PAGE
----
The War & Treaty Speak Out in Support of Those Struggling With PTSD as They Accept Americana Emerging Artist of the Year Trophy
The 2019 Americana Honors & Awards ceremony marked a major triumph for the War and Treaty, husband and wife vocal duo Michael and Tanya Trotter. The pair took home the title of Emerging Artist of the Year during the evening. However, the pair explained onstage, they almost didn't make it to the ceremony.
A U.S. Army veteran who served two tours of duty in Iraq, Michael struggled with homelessness and PTSD after completing his service. PTSD still affects him today, and especially given the significance of the day the awards show took place -- Sept. 11 -- he wasn't sure he'd be able to attend the awards show.
On the red carpet before the ceremony, Michael told The Boot that when he's onstage today, he often thinks back to a moment during his time in the military. At the time, he was an aspiring musician who wrote and performed songs for fallen soldiers while stationed overseas, but who had no expectations of achieving success in the music industry back home.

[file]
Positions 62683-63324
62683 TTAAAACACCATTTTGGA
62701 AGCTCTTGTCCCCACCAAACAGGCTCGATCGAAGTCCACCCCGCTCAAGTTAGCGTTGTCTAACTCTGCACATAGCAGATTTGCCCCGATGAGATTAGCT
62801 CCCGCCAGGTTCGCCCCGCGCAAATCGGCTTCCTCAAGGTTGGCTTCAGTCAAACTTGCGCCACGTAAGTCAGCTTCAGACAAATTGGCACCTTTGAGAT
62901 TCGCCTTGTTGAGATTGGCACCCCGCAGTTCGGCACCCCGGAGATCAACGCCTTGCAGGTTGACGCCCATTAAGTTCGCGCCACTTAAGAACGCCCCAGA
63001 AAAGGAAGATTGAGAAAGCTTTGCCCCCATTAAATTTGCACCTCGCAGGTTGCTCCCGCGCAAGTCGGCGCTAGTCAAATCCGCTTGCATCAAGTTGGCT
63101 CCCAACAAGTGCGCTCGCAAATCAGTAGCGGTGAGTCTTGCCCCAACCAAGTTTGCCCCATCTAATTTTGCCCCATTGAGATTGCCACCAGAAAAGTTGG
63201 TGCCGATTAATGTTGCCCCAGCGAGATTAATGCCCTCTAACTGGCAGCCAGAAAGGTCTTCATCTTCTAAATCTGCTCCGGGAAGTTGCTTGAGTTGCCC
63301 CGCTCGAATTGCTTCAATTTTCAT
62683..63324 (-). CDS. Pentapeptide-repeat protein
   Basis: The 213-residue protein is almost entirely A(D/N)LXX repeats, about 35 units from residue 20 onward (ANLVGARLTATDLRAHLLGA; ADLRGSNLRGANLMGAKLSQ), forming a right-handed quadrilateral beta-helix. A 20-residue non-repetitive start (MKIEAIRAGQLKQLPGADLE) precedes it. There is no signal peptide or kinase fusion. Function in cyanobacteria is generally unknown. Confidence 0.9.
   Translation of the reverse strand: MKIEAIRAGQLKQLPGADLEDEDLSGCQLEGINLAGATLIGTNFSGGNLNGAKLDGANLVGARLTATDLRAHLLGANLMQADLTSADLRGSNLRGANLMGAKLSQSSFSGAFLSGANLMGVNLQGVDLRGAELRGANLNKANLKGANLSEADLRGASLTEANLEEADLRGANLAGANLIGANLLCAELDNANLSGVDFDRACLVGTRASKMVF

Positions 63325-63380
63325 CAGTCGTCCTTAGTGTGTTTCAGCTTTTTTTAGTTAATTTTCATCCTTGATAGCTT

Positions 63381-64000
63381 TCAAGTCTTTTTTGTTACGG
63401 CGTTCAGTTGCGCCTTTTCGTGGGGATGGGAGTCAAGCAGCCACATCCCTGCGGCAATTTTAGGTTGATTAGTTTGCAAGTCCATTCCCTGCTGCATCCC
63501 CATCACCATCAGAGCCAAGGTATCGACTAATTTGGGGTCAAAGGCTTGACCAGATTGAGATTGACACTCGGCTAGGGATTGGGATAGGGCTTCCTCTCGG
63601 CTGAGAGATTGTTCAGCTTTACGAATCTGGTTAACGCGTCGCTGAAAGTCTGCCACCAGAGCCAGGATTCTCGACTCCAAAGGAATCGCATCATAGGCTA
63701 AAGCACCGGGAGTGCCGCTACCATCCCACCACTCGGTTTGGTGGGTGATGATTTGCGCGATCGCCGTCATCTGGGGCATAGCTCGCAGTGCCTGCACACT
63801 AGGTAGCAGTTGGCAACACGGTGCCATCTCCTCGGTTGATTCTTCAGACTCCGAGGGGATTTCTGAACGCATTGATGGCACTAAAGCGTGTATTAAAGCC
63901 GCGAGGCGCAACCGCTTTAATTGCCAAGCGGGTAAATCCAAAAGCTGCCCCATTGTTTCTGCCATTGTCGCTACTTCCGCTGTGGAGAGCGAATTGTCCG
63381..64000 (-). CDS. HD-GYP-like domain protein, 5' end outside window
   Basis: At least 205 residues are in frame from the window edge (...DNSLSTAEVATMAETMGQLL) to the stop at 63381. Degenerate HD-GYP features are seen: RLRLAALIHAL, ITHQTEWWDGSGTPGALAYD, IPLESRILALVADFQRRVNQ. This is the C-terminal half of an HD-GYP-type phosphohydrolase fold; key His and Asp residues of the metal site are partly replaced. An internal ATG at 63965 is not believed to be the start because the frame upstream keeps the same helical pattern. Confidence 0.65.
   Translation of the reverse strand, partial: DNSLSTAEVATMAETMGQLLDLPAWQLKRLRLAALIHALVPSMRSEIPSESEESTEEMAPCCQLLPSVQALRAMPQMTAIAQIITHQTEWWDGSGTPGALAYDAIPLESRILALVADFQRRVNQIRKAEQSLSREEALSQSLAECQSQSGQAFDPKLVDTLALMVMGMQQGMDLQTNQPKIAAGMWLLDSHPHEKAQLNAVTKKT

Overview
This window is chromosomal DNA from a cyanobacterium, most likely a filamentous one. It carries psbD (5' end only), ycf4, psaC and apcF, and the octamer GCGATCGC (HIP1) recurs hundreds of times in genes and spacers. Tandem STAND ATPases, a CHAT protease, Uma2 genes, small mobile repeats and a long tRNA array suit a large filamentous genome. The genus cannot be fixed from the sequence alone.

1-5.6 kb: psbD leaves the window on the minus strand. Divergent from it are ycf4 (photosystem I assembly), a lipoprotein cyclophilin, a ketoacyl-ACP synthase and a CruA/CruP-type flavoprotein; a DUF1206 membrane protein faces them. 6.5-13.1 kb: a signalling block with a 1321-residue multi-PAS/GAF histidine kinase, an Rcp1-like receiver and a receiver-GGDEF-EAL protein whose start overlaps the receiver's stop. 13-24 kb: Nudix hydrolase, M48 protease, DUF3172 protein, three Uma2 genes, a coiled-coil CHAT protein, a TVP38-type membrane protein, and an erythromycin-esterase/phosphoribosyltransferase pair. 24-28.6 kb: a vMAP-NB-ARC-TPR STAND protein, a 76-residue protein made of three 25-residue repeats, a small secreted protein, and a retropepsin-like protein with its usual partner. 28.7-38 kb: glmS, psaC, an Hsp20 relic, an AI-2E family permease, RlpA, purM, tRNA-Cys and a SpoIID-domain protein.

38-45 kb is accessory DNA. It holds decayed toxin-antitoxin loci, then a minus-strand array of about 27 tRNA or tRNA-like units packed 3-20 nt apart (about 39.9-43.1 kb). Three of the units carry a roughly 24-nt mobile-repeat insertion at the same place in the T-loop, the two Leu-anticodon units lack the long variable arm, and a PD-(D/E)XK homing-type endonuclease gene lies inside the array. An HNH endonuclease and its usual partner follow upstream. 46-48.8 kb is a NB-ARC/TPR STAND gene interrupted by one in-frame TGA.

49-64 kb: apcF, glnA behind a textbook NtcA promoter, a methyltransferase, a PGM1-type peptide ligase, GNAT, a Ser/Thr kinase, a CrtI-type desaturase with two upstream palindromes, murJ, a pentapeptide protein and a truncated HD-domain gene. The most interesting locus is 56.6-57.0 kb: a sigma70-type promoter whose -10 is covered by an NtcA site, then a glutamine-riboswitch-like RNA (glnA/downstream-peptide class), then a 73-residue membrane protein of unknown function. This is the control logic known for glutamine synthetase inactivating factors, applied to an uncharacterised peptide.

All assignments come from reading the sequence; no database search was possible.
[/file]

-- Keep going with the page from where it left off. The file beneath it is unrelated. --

"[I think back on] sweeping the helipad in Iraq, as a soldier," he remembers. "Just day-dreaming, and acting like those helipad lights were stage lights, flood lights and stuff, because they look similar. That's my memory.
"If I could go back and tell that guy, 'You were right,'" he continues. "For us to be here, today of all days, it means so much. [I've got] a lot of buddies that are in the sky, looking down and rooting for us."
As the pair accepted their trophy, Michael spoke about the Americana community, and how his musical brethren have helped him overcome the PTSD episodes that make him feel like he can't perform or come to events like Wednesday evening's ceremony. "I remember when Mumford & Sons asked us to come out to Bridgestone. I was having a PTSD moment, and Marcus [Mumford] put his arms around me and said, 'Come on, man. This is where you belong. You belong here,'" Michael recalled onstage.
At the podium, Tanya also spoke out in support of soldiers and the families around them who deal with similar issues. "I would like to say that we almost didn't make it here tonight because as a family we suffer from PTSD. Today is 9/11, and my husband served two tours in Iraq," she explained to the audience. "We got up, and I started pushing him to come. So to every soldier, to every family, to every wife struggling with PTSD -- you can do it."
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